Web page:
The Stable of Character Ideas, Part II

I mentioned before that I would be working on a set of character archetypes that I knew I would enjoy at the game table. These are the character ideas that I will rotate through the next few times that I need a character. While some of these characters might lend themselves particularly well to a specific class or race, they are meant to be character concepts for roleplaying purposes, not for mechanical purposes. This way they can be used in different game systems, regardless of what RPG I happen to be playing at the moment. While my examples below focus on D&D specifically, they could easily be re-imagined for science fiction or a number of other genres.

The Mislabeled Hero

For whatever reason, this character is seen as something that he is not, and that identity crisis is a driving force in his life. He's on a quest either to prove that he is who he says he is, or to prove he isn't who he's accused of being.
Example Characters: Spider Man trying to disprove J. Jonah Jameson's headlines is the first example that comes to mind. My current character is also a good example. He's a warlock who is convinced that he's a wizard, and he wants everybody else to know just how great at wizardry he is. And those voices in his head telling him to do things? His muse, obviously. You don't have one, you say? Of course you do. He just hears his muse more clearly because he's a master wizard with a trained mind.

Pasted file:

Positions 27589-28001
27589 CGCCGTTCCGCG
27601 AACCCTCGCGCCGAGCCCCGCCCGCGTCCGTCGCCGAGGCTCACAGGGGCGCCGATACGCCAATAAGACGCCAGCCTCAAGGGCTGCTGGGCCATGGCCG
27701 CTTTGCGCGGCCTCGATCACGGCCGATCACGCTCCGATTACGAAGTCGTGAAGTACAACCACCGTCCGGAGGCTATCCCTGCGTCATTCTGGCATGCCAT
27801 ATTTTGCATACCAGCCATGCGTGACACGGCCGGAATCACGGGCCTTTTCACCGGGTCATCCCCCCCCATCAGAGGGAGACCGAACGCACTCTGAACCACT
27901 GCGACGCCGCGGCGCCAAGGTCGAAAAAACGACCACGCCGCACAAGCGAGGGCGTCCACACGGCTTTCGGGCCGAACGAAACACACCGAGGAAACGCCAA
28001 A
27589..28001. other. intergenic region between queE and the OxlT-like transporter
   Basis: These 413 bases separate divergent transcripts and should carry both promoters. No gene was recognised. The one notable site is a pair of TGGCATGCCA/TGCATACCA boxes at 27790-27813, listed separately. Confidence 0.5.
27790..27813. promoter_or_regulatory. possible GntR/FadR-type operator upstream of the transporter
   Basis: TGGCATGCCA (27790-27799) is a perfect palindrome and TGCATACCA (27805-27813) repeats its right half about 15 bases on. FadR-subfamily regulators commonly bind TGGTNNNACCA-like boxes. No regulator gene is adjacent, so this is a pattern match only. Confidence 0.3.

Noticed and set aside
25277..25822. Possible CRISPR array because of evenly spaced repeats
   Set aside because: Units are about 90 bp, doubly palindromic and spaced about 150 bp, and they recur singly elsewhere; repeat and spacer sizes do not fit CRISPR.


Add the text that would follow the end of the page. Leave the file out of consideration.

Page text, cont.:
The Conspiracy Theorist

Paranoia personified, this character is always on the lookout for people being out to get him, and has at least one theory about what really happened that most of the population would think was ridiculous (even if it turns out to be true).
Example Characters: I loved the Lone Gunmen from the X-Files, and this character could easily join their crew. I've never gotten to play a character like this for long, but I wrote a background for a character who believed he was an integral part of Corellon Larethian's plan to restore the elves to their former days if glory. Anyone who didn't respect the "old ways" of the elves was obviously an agent of Gruumsh or Hextor or some other evil force, there to prevent him from restoring the world to its former glory.

The Trickster

This character is totally consumed with amusing himself. He's adventuring either because it's fun, or because he had too much fun at the expense of others and now he's on the run.
Example Characters: Loki is the most obvious example from comics, but I think he's actually a little too ruthless for me. I think I'd rather play something more akin to Supernatural's portrayal of Loki/Gabriel in the later episodes. Rogues and illusionists jump to mind as the most appropriate D&D classes, but this could be any character that appreciates the idea of a good prank.

The Rebellious Idealist

Young, bold, oppressed, and ready to stick it to the man. Whatever problem he has with authority is his motivation for taking up the adventuring life.
Example Characters: Name a teenage protagonist, and you'll probably find some aspects of this character archetype. Mikey from The Goonies is a fun example. He's eager to stand up to the people trying to push his family out of their home, but he's not so caught up in the moody teenage angst that is so common in more recent films.

The Bumbling Fool

Probably not an ideal teammate, this character needs a lot of guidance. He's not the brightest crayon in the box, but he does have skills that are useful. He's adventuring because his skills are useful enough to put up with his lack of intelligence, or he's not smart enough to realize how much danger he's really in (or both).